She stared at him, wondering if it was really what he wanted. Finally she leaned toward him to kiss him on his cheek. He quickly turned his lips to meet hers and deepened the kiss more than she expected.
“Mmm, just what I wanted,” he said, grinning at her when he pulled back. Then he went out the kitchen door.
Sarah stared at him, watching his long stride to the barn.
He’d done so much for her, but she thought he didn’t want any attachment to her. And then he went and did something like letting Davy ride his horse because he realized the boy was hurt by not having a daddy to give him a ride, or helped Anna deal with the shame of her father and make sure she was protected by him.
Brad Logan was one paradox.
And one good kisser.
When she’d recovered enough from his latest onslaught, and wiped her tears, Sarah
put the kids’ snack on a tray and took it to them in the family room.
Anna, she noticed, wasn’t there. Sarah left the tray for the two boys and took Anna’s treat to the bedroom, where she found the little girl reading a book.
“Anna, look what I made for you today. Banana pudding.”
“I know, sweetie.” After a moment, Sarah said, “I talked to Brad.”
“Oh, Sarah, he was so sweet to me, and he talked me into going into the house and confronting that boy. His mom made him apologize and she said she was going to tell his daddy, too.”
“That was nice of him, sweetie. Brad is… very thoughtful.”
“Yes, he is. He said you had enough to worry about. He was glad to stand in as my father if I’d just tell him what was wrong. Wasn’t that nice of him?”
“Yes, Anna, it was, but—but we mustn’t rely on Brad too often.”
“He said you’d say that,” Anna assured her with a happy grin. “But he said some things are just handled better by a man, rather than a woman.”
Sarah was at a loss for words. Finally she said, “He might be right in this case. But we need to stand up for ourselves.”
“Okay, Sarah,” Anna said, but Sarah didn’t feel sure that she had convinced her sister.
When she returned to the kitchen, Abby came in right after her.
“Sarah? What’s wrong?”
“Anna had a little problem at school, that’s all.”
“Some boy was teasing her about her dad being in prison after killing her mother and then trying to have me killed. She was crying.”
“Find out who it was and I’ll have Nick—”
Sarah cut her off. “No need. Brad already took care of it.”
“How thoughtful of Brad. There are just some things men do better than women.”
Where had she heard that before? “Yes, I guess so.”
Abby looked at Sarah thoughtfully, but she didn’t say anything else.
The men had come in from the barn, hungry and looking forward to rest, and Sarah was just about ready to call the children in for dinner when they heard a car pull into the driveway.
Brad looked out the window. “It’s Mike. Think he wants dinner, too?”
Nick chuckled. “I can’t believe Mom isn’t fixing dinner for him and the boys.”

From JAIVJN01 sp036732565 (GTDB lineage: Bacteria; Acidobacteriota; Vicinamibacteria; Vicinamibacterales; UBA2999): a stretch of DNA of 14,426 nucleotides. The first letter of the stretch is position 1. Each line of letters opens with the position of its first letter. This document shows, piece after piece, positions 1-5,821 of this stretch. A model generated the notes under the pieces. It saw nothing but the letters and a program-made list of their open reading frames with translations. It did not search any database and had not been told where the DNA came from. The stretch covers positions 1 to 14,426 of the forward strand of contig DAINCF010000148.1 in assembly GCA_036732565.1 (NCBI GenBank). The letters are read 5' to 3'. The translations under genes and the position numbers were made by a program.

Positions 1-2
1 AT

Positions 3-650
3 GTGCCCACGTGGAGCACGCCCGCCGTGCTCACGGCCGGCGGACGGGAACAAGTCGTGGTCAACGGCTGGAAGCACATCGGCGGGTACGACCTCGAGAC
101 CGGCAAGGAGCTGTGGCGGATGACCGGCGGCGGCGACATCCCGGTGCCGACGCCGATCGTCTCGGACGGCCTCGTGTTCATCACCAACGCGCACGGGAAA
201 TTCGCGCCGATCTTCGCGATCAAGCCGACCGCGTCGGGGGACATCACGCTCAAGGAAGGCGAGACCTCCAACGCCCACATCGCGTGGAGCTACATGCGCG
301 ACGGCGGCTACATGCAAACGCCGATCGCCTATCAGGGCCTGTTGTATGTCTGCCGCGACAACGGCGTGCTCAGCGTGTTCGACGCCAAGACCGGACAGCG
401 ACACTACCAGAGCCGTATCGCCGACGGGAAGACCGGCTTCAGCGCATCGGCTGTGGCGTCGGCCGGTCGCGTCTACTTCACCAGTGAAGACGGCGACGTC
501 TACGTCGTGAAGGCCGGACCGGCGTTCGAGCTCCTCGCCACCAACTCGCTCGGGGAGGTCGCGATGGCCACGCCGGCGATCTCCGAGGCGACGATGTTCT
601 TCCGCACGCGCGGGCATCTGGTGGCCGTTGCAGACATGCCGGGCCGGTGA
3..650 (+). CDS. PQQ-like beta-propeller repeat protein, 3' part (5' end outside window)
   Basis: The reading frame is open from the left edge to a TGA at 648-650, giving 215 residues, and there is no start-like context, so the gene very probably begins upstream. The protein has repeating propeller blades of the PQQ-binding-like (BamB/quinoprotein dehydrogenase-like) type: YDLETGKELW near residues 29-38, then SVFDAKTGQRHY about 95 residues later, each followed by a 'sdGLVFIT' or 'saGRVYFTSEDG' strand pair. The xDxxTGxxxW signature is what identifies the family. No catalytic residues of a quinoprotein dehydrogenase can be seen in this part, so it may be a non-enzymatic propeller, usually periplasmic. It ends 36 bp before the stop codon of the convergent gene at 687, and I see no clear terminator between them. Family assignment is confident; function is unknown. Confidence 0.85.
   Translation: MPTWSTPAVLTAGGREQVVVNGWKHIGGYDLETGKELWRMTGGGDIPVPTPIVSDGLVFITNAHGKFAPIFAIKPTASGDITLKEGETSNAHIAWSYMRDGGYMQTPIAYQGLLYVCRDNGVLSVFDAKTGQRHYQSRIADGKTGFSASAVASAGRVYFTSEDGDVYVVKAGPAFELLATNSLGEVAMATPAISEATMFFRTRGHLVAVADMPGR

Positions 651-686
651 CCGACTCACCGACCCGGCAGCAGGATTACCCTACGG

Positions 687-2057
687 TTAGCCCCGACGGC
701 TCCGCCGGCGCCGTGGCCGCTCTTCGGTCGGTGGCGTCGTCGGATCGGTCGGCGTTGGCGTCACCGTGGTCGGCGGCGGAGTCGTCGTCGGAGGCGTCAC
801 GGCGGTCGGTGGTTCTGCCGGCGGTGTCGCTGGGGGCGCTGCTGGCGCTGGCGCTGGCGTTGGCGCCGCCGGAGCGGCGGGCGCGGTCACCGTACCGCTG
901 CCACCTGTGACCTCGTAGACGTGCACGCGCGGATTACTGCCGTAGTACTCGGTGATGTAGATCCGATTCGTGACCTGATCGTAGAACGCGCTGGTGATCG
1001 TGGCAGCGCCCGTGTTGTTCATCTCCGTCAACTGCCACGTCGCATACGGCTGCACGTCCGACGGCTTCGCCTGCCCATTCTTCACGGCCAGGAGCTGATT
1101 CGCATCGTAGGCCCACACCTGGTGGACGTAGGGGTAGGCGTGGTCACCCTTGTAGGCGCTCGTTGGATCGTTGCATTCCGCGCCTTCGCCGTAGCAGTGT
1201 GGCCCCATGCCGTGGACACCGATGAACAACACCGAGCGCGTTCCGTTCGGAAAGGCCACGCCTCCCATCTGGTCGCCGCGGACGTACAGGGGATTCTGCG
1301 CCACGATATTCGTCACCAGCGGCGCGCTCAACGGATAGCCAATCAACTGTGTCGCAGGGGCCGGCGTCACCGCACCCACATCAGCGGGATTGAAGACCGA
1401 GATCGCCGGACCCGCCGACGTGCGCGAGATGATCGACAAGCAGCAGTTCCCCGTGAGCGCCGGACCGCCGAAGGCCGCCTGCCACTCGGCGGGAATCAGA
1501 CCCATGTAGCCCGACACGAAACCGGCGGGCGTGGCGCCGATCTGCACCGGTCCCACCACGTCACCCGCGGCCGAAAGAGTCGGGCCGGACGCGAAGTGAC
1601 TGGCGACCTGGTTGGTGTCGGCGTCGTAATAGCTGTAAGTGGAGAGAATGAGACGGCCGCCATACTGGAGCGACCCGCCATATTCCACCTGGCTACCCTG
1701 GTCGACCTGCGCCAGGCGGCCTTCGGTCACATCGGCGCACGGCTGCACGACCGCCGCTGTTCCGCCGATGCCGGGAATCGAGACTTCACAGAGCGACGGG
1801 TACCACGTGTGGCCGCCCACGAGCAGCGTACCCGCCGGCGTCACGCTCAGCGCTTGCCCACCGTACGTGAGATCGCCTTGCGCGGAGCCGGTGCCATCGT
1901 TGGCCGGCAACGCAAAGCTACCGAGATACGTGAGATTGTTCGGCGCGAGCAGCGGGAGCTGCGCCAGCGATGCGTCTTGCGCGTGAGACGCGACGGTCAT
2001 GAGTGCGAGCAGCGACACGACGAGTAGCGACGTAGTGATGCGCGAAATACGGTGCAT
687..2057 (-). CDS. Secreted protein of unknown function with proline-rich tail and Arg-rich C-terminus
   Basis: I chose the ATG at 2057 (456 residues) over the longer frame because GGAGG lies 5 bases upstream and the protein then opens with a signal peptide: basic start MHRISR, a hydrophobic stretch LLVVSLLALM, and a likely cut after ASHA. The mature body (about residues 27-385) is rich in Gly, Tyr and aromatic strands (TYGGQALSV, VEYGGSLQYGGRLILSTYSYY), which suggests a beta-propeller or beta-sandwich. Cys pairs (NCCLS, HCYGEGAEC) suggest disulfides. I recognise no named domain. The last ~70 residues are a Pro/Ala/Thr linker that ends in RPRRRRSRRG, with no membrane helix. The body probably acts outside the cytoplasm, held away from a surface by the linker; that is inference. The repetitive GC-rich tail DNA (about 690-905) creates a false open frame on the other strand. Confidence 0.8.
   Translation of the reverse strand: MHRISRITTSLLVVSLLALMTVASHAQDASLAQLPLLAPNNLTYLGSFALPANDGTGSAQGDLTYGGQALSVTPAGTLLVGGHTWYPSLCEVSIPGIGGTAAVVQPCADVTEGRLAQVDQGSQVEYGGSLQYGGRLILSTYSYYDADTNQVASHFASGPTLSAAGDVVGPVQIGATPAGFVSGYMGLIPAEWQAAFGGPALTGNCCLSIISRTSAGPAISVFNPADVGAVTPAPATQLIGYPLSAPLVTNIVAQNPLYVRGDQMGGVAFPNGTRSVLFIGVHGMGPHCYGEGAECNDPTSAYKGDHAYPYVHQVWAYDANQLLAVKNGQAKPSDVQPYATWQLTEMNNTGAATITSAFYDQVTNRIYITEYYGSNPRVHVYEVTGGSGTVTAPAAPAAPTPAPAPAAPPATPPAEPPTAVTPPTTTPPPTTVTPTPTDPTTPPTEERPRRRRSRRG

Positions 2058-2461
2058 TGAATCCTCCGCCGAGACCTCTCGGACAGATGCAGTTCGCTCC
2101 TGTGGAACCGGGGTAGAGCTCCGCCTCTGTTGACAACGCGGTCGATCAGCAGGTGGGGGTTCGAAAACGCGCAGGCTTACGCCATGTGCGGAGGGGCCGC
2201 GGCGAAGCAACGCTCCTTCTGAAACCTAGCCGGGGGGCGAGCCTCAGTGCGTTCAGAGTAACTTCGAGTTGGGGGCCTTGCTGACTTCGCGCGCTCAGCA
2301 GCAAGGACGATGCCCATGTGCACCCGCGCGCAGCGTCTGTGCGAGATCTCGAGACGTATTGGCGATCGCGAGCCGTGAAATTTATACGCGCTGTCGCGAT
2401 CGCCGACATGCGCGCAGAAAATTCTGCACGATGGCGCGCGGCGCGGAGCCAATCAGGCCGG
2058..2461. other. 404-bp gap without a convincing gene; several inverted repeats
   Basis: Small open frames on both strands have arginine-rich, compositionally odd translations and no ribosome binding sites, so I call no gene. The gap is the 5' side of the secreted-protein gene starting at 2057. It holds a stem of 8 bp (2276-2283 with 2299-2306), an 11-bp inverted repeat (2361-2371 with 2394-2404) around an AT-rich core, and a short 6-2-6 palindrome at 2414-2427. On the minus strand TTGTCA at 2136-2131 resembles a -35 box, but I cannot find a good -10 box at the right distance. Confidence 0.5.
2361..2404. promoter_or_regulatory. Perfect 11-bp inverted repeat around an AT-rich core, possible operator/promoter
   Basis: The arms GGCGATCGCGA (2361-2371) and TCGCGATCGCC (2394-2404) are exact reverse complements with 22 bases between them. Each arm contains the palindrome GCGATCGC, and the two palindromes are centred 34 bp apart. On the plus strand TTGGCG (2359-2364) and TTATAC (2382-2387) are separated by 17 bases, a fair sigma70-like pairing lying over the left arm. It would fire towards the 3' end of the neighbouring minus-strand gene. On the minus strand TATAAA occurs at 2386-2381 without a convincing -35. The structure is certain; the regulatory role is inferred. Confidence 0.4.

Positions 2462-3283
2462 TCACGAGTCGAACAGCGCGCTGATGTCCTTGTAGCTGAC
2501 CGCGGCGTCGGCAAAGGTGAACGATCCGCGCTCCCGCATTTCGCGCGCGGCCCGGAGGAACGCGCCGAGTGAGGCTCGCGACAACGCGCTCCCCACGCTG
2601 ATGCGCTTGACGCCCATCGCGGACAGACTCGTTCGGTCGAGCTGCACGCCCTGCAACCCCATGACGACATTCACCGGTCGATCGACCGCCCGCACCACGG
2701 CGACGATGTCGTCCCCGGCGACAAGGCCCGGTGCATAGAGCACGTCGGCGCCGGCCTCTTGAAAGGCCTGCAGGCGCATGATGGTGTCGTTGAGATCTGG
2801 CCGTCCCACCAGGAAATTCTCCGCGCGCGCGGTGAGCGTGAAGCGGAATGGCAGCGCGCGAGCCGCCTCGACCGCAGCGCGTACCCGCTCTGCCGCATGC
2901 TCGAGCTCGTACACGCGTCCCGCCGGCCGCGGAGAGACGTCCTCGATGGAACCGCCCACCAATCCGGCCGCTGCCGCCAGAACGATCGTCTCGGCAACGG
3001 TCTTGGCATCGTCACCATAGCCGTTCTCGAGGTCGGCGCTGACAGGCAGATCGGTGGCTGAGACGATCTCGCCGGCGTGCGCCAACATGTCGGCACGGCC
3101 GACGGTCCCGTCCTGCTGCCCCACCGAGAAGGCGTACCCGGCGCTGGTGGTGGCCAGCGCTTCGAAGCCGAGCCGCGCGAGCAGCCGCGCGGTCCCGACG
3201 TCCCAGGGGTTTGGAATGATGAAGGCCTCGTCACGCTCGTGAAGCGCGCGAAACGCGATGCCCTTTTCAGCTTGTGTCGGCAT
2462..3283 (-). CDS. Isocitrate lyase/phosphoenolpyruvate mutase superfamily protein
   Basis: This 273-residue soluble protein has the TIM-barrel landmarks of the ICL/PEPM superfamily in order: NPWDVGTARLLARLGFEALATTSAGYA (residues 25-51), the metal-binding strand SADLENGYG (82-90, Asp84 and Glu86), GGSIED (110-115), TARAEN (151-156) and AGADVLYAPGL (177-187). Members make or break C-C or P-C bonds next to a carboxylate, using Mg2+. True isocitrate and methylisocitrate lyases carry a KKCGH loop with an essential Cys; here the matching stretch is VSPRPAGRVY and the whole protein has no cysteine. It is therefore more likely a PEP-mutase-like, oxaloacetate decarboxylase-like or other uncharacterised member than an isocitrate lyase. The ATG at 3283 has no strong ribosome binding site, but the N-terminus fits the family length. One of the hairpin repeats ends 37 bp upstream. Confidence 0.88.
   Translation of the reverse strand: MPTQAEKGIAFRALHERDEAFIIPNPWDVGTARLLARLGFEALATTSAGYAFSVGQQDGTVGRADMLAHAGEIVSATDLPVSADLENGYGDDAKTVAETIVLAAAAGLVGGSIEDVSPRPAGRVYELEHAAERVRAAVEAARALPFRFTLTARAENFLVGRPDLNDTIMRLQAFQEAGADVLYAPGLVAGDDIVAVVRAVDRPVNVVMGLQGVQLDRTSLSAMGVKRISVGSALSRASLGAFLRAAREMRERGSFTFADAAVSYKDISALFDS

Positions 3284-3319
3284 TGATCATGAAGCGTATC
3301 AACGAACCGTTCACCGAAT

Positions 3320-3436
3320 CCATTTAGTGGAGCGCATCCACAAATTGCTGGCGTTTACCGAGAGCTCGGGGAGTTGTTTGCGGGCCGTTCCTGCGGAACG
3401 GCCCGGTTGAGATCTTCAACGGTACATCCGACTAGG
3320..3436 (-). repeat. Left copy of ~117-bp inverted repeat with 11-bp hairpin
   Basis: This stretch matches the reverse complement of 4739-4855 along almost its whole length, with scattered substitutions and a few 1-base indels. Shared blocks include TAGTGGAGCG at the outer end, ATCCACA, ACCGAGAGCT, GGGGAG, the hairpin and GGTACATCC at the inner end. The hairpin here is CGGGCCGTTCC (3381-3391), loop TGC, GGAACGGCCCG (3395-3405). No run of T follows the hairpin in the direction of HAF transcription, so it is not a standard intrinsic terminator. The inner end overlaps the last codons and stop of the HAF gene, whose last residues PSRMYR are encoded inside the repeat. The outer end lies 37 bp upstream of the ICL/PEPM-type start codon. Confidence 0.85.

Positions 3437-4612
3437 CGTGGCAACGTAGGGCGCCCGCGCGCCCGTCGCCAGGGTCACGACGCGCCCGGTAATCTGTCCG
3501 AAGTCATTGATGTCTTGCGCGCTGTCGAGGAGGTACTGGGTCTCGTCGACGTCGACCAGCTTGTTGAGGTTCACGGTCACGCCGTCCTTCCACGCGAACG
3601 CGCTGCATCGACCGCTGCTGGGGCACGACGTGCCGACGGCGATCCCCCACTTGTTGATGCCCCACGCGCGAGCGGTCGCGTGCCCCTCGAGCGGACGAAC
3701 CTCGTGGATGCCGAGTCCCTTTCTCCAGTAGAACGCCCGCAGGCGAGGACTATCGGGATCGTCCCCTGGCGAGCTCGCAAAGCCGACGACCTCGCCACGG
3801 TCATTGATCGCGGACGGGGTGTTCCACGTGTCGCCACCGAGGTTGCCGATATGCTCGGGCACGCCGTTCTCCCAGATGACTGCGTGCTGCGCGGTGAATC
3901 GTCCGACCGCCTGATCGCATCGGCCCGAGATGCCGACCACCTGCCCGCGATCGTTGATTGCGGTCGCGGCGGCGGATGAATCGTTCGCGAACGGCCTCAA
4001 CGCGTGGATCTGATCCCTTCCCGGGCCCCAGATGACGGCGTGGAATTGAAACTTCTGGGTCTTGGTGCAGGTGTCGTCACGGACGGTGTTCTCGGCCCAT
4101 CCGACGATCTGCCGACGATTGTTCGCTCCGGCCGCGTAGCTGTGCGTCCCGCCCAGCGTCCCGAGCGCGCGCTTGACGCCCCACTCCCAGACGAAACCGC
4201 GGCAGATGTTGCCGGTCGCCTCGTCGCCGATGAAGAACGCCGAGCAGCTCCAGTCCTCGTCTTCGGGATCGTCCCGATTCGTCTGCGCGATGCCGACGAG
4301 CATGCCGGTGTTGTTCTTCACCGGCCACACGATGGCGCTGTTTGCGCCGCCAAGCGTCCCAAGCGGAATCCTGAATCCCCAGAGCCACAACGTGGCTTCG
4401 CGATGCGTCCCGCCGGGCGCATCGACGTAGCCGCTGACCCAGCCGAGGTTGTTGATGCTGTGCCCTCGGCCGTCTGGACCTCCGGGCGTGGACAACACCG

Sarah had a feeling the sheriff was there because of her. She didn’t think she could handle any more problems today. She’d had enough to worry about with Anna.
Mike came into the house, holding his hat in one hand and the other up in front of him. “No, don’t offer dinner to me. Kate’s got it waiting at home. I just came to talk to Sarah. I had a phone call from the Denver PD.”
Sarah looked up, her face tight with tension. “What about?”
“Your stepfather accepted a plea. They said they wouldn’t ask for the death penalty if he’d plead guilty for the murder of your mother and for the attempted murder-for-hire of you. So he’ll be kept in prison for life.”
Sarah finally took a breath, long and deep, and sat down. After several additional ones, she felt able to say, “Thank you, Mike.”
“You’re welcome, Sarah. You’ve held up awfully well.”
“I wouldn’t have without everyone’s help.” She looked around at everyone in the room. “You all contributed to it, and I want to thank all of you.”
“It was our pleasure, Sarah,” Abby said. “In fact, I don’t think we’ve done that much.”
“I think you did, Abby. You took a chance on me doing a decent job at housekeeping. That made an immense difference.”
“So, now what?” Brad asked.
Sarah stared at him. “I don’t know what you mean.”
“You don’t have to stay here anymore.
Are you going to honor the contract you agreed to with Nick and Abby?”
“Of course I am. Even if I didn’t love it here, I owe them everything.”
“You don’t love it here?”
“No! I mean, yes, of course I do!” She stared at Brad, not understanding his line of questioning.
He smiled at her, as if she’d given the right answers.
She smiled back uncertainly, hoping that was what he wanted.
“Well, I’m glad to hear you’re staying,” Nick said. “I want my wife to feel rested.”
“Nick!” Abby protested.
“Well, it’s true. Sarah gives you a chance to recover.”
“I know, but lots of women don’t have that option.”
“Don’t worry, Abby,” Sarah interjected. “I’m glad to provide the rest you need. You’ve done so much for me.”
Abby hugged her. “Oh, Sarah, you are so wonderful.”